The desired state of a GitOps managed system must be:

1. Declarative: A system managed by GitOps must have its desired state expressed declaratively.

2. Versioned and Immutable: Desired state is stored in a way that enforces immutability, versioning and retains a complete version history.

3. Pulled Automatically: Software agents automatically pull the desired state declarations from the source.

4. Continuously Reconciled: Software agents continuously observe actual system state and attempt to apply the desired state.

“We didn’t invent the GitOps principles, we took them from the best practices of the past 20 years—things that haven't necessarily been put together, packaged, and made accessible so anybody could just pick it up off the shelf and use it,” explains Dan Garfield, chief open source officer at Codefresh. “GitOps used to be a dark art, where you had one super genius that knew how to build all of the automation. But now most of that is open source on GitHub, and you can just grab it and deploy it.”

Companies like Codefresh and Weaveworks, both founding members of the OpenGitOps project, created some of those open source tools that are now key to implementing the GitOps principles. While the Kubernetes container orchestrator and git provide a common foundation for the vast majority of GitOps practices and tooling, a variety of other tools comprise the GitOps ecosystem today, including ArgoCD, Flux, Jenkins X, and GitHub Actions. Rather than focus on tooling, Richardson says the definition steers clear to remain open and agnostic.

“There's just enough definition to make it clear that there's more going on than just using Git, while also leaving room for future evolution and different implementations,” says Richardson. “This thing is going to evolve. It isn't supposed to be a standard or a kind of Bible that we all have to carry around or anything like that.”

If you come to GitOps from the world of DevOps—a likely trajectory—you might find yourself looking at this definition and wondering about the culture, a characteristic often associated with most of the other Ops portmanteaus. On this point, Richardson is clear that, at least in its definition, GitOps is not intended to tackle the fuzzier area of social interactions and culture.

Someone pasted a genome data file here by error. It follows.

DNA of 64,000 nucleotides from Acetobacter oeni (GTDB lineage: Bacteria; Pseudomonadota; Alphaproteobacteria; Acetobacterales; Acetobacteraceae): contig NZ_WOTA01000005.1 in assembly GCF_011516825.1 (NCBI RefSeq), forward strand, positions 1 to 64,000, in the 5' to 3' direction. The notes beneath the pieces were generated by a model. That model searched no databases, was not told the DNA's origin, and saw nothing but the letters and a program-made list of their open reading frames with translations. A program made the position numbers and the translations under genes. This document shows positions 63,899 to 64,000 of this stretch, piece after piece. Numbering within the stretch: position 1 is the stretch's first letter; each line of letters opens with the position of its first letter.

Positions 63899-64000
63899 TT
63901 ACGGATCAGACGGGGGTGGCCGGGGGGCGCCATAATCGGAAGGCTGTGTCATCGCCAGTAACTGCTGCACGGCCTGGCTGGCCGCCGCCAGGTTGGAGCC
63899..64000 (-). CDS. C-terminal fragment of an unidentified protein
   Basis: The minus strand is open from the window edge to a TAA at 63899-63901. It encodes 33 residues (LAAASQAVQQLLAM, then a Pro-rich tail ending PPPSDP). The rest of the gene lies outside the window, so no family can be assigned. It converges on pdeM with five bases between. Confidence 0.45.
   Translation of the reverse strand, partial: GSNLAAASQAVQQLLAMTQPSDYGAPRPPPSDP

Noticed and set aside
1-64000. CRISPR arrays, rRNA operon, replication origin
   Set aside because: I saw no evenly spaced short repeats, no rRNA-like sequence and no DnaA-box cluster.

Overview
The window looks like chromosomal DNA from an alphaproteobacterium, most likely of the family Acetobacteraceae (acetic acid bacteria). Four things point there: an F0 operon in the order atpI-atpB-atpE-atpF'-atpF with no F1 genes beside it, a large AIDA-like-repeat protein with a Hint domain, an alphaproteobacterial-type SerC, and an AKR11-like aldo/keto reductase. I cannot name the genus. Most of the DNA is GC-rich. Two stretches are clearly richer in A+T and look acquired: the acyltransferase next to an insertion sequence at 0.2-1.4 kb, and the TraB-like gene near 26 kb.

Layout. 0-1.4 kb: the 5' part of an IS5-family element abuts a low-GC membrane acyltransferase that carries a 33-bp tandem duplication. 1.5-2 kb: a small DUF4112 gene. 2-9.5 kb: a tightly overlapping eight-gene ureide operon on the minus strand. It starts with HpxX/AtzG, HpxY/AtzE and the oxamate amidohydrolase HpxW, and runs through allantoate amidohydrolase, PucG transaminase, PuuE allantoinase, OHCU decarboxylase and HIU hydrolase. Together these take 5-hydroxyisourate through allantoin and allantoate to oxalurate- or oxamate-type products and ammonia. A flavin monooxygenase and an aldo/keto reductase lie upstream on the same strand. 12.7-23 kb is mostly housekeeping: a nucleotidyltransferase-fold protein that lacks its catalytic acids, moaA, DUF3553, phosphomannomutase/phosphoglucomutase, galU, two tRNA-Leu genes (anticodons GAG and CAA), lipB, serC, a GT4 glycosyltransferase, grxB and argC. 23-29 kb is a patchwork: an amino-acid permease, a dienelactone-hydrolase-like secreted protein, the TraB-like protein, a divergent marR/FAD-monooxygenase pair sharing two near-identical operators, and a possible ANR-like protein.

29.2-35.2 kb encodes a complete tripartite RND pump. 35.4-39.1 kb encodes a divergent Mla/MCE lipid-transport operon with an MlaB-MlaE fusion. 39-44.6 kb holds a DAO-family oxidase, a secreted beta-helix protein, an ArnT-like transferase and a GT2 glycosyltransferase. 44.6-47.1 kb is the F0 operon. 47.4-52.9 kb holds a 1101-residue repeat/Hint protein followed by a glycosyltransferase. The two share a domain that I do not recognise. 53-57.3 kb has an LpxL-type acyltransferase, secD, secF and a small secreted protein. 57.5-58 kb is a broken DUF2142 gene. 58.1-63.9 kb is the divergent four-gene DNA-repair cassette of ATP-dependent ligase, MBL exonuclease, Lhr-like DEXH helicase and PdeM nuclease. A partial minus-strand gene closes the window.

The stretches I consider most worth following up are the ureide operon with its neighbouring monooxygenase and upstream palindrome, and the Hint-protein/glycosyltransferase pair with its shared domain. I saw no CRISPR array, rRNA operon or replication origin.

"GitOps is ultimately meant to be a technology pattern, not a social practice,” he says. “Fundamentally, all the social aspects should be derived from the technical principles. Git is designed as a team tool and gives you a social context, because you have metadata, committed workflows, and group activities. But GitOps is not supposed to be a social movement."

With GitOps, all changes to infrastructure and application deployment are versioned, immutable, auditable, and reversible, offering guarantees that cannot be made with a cultural shift or by one team taking over the responsibilities of another.

“GitOps is about automating operations and shifting left, so that developers can perform operations tasks without having to always understand it in detail,” he says. “With GitOps, developers use tools like git to cause operational changes in a robust manner, allowing platform teams to focus on core platform engineering and operations, and leaving developers to focus on product, customers, rapid development, user satisfaction, and so on.”

Hands on a keyboard with a floating graphic of all the connections being made

What good is a definition?

The lack of firm, agreed-upon definitions for terms like “DevOps” and “Cloud” (as well as the long debates that ensued to gain industry consensus) was often offered as a reason for why GitOps needed a definition of this sort in the first place. That, and the fact that people use the term interchangeably with other established, but lacking-in firm-definition, terminologies.

“One of the early points of confusion was that people thought that GitOps was just infrastructure as code,” says Garfield. “Once people saw the principles listed in OpenGitOps, they realized that infrastructure as code is the declarative part, that's number one, but there's still three more principles to work out. That really changed the way that people thought about it.” 

Richardson says he heard similar confusion early on between GitOps and CI/CD. “A lot of people went around saying GitOps was just a marketing buzzword that was no different from CI/CD, but that’s not true. They're now beginning to realize that GitOps is actually a really nice extension of what they've already been doing into the world of operations, adding capabilities like automated continuous deployment, verification, and operability—even for complex applications,” he says.